Through these collaborations and increased attention from gallerists, I began showing at museums and making a living off selling my work via international art fairs, galleries, and private sales off my website. The experience expanded my abilities to materialize my work and gave me an education in mounting shows, shipping art, and negotiating with collectors and gallerists. The hard work and tough decisions I’d made in the ten years since I’d arrived in NYC, broke and dreamy, finally started paying off.

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Surviving the Pandemic

2020, OnlyFans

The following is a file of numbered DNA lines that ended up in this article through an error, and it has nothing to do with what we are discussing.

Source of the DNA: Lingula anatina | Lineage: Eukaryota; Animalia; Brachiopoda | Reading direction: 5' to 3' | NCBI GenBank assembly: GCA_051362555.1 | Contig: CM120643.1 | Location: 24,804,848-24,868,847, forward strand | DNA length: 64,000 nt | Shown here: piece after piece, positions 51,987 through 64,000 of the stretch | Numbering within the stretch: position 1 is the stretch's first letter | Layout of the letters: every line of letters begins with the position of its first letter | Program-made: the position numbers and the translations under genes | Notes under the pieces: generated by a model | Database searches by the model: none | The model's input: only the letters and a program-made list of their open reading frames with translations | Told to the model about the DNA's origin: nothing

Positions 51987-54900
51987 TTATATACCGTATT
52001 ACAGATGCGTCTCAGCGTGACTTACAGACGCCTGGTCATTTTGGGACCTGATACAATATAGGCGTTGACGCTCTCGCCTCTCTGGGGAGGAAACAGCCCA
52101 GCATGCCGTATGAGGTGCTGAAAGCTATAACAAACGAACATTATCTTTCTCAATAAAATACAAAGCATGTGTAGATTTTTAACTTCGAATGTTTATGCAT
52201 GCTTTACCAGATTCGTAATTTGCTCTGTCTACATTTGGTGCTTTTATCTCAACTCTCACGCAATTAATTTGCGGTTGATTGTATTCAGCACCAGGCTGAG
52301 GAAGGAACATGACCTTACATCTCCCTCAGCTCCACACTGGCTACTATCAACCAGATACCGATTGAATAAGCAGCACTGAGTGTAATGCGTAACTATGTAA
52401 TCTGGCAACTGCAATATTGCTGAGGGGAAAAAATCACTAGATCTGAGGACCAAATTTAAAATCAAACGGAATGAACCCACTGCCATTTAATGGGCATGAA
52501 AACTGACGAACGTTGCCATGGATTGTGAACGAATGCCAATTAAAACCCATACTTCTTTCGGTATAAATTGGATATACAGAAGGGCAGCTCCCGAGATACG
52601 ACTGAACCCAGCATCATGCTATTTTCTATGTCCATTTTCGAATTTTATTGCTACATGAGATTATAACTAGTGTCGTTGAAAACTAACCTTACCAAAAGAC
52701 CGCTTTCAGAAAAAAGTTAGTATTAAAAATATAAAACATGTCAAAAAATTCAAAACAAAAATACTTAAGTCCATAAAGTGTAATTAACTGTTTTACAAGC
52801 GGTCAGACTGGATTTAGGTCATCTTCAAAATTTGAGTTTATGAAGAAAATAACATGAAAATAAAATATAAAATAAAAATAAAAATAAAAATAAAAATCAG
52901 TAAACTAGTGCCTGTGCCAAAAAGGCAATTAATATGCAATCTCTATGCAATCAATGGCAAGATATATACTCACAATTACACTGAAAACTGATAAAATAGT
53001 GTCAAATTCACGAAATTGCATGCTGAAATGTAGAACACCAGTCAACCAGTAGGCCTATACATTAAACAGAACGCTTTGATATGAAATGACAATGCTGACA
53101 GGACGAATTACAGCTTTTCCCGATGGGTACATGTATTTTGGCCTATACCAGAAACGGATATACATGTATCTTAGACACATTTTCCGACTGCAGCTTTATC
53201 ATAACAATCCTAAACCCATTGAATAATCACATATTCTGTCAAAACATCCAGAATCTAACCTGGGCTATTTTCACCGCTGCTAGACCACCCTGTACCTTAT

And that’s when the whole world came crashing down. In March 2020, the Covid-19 pandemic struck New York City and soon spread around the world. Galleries and fairs closed down, art sales collapsed, and I found myself with no income. Despondent, unsure what to do, and close to moving back in with my parents, I noticed some chatter online among certain Instagram models about something called OnlyFans. It was a website where you could post content of yourself and charge for it, but also where you could DM with individual fans and charge them for photos and videos that you sent them in the DMs. Hesitant but desperate, I signed up and soon found myself making the only kind of content that actually sells on OnlyFans – porn. This led to my making half a million dollars in 2021, but also to increased stigmatization from friends and family as well as raw material for my next body of work.